We are extremely excited to announce that, barring unforeseen health circumstances in our community, we will be resuming in-person worship on Sunday, July 11! Safety protocols will be in place, and we ask that all those attending be respectful of those protocols and of your fellow attendees, and their comfort levels. There may be limitations on how we are able to participate in the service, and other minor requirements, but we will gather in fellowship once again, and be blessed with live music and Rev. Jim’s worship leadership!


REMOTE WORSHIP ON FACEBOOK AND YOUTUBE will continue on Sundays even after in-person worship resumes.

• We will continue to worship virtually for the forseeable future.
• Use the link on the homepage of www.csccucc.org to access Sunday worship. Click on the COVID-19 update link to access the YouTube link for past services.


Weather permitting, our worship service on this day will be held in-person, outdoors, in Bridgewater's Music Alley (in the center of town). Some chairs will be provided, or feel free to bring your own. Social distancing and masking will be respected. The service will be livestreamed on Facebook only.


In the event of inclement weather, the service will be online only on Youtube and Facebook. 

Scheduling notes


Next Cabinet meeting is Wednesday, June 19, 7pm

• Mark your calendars for our annual budget meeting! Sunday, June 13.

• Rev. Beth will be out of the office on sabbatical and vacation June 27-August 7.


Church office hours are Monday - Friday, 10am - 2pm


Upcoming Worship Highlights


Sunday, June 6 - Communion Sunday

Sunday, June 13 - Worship in-person in Music Alley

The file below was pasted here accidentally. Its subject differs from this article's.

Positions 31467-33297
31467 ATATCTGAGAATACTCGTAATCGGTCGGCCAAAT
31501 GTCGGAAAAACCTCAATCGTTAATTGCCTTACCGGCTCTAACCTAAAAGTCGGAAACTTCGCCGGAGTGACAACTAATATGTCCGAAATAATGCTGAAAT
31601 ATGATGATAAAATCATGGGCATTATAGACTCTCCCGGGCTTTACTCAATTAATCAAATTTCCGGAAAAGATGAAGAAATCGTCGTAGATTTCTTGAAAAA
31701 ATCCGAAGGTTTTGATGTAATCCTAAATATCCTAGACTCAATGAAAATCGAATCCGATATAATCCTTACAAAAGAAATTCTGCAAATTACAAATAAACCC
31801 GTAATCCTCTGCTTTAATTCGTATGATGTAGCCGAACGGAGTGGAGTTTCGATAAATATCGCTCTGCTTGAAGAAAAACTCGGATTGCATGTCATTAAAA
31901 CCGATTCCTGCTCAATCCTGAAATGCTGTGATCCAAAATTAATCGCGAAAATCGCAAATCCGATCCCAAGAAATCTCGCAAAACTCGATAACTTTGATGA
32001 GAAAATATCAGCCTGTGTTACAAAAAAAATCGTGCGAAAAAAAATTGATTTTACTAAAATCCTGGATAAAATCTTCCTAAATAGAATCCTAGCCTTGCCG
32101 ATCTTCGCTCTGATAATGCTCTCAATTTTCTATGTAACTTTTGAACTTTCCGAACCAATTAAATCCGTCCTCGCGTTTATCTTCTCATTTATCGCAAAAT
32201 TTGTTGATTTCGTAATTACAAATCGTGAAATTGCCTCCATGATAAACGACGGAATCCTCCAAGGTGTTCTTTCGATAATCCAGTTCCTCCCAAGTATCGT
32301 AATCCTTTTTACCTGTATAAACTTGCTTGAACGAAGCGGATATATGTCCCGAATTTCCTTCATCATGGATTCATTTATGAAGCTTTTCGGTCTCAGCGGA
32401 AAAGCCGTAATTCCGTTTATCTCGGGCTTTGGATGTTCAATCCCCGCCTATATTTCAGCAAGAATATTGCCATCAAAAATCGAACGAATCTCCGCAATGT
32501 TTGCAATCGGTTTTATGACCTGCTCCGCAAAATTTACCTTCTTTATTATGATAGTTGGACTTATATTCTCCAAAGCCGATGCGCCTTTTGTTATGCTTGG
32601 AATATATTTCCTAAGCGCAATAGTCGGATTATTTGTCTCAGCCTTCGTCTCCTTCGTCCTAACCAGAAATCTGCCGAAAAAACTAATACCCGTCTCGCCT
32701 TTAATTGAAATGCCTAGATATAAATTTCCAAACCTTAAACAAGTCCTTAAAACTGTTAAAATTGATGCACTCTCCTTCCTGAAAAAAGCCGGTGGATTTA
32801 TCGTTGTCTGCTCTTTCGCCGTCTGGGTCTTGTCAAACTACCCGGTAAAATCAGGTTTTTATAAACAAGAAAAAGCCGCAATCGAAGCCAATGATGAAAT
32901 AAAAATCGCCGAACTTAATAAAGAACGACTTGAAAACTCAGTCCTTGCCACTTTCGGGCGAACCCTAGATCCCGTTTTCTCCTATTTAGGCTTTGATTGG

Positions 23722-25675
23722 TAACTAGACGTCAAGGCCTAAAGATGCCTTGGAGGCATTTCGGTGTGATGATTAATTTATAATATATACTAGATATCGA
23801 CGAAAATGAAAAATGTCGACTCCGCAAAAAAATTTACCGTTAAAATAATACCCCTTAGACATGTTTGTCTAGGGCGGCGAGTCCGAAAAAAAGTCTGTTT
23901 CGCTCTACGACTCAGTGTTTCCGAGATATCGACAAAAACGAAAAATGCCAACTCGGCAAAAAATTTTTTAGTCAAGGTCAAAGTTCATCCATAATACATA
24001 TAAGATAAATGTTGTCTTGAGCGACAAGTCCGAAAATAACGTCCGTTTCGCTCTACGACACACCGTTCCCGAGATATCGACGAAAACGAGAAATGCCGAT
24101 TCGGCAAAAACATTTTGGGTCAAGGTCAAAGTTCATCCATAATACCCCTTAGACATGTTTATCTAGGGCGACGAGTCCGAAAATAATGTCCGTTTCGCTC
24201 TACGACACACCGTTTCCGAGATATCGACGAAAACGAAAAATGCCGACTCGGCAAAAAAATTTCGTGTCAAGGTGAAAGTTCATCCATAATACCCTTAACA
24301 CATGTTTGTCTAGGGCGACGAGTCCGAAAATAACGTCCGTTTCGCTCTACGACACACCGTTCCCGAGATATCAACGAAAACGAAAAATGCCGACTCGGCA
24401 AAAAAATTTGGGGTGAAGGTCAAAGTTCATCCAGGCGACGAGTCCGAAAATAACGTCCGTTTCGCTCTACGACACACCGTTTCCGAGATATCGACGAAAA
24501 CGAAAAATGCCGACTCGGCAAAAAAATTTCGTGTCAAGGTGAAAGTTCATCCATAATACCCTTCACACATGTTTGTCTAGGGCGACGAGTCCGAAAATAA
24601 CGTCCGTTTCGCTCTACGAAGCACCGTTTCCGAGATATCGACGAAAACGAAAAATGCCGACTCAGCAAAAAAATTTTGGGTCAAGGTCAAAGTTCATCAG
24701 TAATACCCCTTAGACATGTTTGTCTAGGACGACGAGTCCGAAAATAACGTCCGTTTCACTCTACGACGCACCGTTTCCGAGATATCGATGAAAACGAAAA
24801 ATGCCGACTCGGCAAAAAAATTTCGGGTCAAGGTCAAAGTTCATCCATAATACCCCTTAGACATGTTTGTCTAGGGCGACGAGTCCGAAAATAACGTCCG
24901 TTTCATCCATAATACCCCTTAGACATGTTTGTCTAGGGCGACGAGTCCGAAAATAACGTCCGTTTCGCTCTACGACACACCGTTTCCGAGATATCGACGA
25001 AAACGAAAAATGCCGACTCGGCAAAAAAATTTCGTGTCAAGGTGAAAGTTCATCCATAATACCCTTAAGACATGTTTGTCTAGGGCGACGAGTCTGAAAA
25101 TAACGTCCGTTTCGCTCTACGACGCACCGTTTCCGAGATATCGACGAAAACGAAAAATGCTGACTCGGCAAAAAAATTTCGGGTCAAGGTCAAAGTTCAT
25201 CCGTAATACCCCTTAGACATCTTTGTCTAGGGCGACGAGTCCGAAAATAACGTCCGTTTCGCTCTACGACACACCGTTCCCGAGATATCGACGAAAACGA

Sunday, June 27 - Rev. Jim begins his ministry with us as Rev. Beth begins her Sabbatical and vacation time

Sunday, July 11 - In-person worship in the Sanctuary resumes!

Next Cabinet Meeting is Wednesday, June 19, 7pm, IN PERSON

Meeting to be held in the Fellowship Hall. Due to CSCC gathering limits, nonvoting  members must pre-register with the office for the limited number of available guest slots.

As in the past, this meeting is the 2021-22 scheduling meeting.
While we don’t know how the ongoing pandemic will affect our events of the next year, there is reason to hope that we will once again be gathering in the church building for group events, committee meetings, and social fellowship. If you or your group or committee would like to tentatively reserve the church building for a specific date for the coming year, please submit the date(s) and time(s) (along with the space needed) to the church office no later than JUNE 11.


Caring for our Community

Do you need a meal, a call, spiritual care, or even just a prayer or a chat?

Contact the Pastor, a Deacon, or a member of our Care Team.


To contact Rev. Beth, call the church office at 508-697-6016 

or email her at csccpastor @ hotmail.com


CSCC Deacons
Deb Sorgman – debsorgman @ gmail.com

CSCC Care Team
Carol Chaffee
Phoebe Hogg
Bev Mitchell

John Scott

Rev. Beth Stotts

Contact the church office if you need us!